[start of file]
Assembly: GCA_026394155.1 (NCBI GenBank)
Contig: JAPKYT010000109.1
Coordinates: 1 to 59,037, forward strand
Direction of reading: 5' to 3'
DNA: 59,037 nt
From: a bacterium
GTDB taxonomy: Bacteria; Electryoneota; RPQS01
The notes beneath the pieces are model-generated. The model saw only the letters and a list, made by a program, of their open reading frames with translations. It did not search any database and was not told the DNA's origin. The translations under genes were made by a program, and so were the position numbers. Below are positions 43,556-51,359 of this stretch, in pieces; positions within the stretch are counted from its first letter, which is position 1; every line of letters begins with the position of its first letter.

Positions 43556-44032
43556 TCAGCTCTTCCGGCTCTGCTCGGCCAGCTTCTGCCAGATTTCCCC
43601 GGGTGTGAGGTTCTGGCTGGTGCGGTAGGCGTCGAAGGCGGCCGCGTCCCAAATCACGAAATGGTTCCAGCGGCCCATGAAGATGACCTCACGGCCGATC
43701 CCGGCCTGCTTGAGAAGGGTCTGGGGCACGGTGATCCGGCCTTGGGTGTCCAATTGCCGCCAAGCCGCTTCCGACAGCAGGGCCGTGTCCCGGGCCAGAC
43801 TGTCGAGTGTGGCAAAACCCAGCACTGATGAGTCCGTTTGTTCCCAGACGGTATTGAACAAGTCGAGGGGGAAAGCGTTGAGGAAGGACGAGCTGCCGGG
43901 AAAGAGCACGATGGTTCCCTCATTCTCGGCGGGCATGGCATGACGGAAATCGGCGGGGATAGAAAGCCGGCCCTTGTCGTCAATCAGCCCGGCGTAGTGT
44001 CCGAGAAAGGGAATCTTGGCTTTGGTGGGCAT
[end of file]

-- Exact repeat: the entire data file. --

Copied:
Assembly: GCA_026394155.1 (NCBI GenBank)
Contig: JAPKYT010000109.1
Coordinates: 1 to 59,037, forward strand
Direction of reading: 5' to 3'
DNA: 59,037 nt
From: a bacterium
GTDB taxonomy: Bacteria; Electryoneota; RPQS01
The notes beneath the pieces are model-generated. The model saw only the letters and a list, made by a program, of their open reading frames with translations. It did not search any database and was not told the DNA's origin. The translations under genes were made by a program, and so were the position numbers. Below are positions 43,556-51,359 of this stretch, in pieces; positions within the stretch are counted from its first letter, which is position 1; every line of letters begins with the position of its first letter.

Positions 43556-44032
43556 TCAGCTCTTCCGGCTCTGCTCGGCCAGCTTCTGCCAGATTTCCCC
43601 GGGTGTGAGGTTCTGGCTGGTGCGGTAGGCGTCGAAGGCGGCCGCGTCCCAAATCACGAAATGGTTCCAGCGGCCCATGAAGATGACCTCACGGCCGATC
43701 CCGGCCTGCTTGAGAAGGGTCTGGGGCACGGTGATCCGGCCTTGGGTGTCCAATTGCCGCCAAGCCGCTTCCGACAGCAGGGCCGTGTCCCGGGCCAGAC
43801 TGTCGAGTGTGGCAAAACCCAGCACTGATGAGTCCGTTTGTTCCCAGACGGTATTGAACAAGTCGAGGGGGAAAGCGTTGAGGAAGGACGAGCTGCCGGG
43901 AAAGAGCACGATGGTTCCCTCATTCTCGGCGGGCATGGCATGACGGAAATCGGCGGGGATAGAAAGCCGGCCCTTGTCGTCAATCAGCCCGGCGTAGTGT
44001 CCGAGAAAGGGAATCTTGGCTTTGGTGGGCAT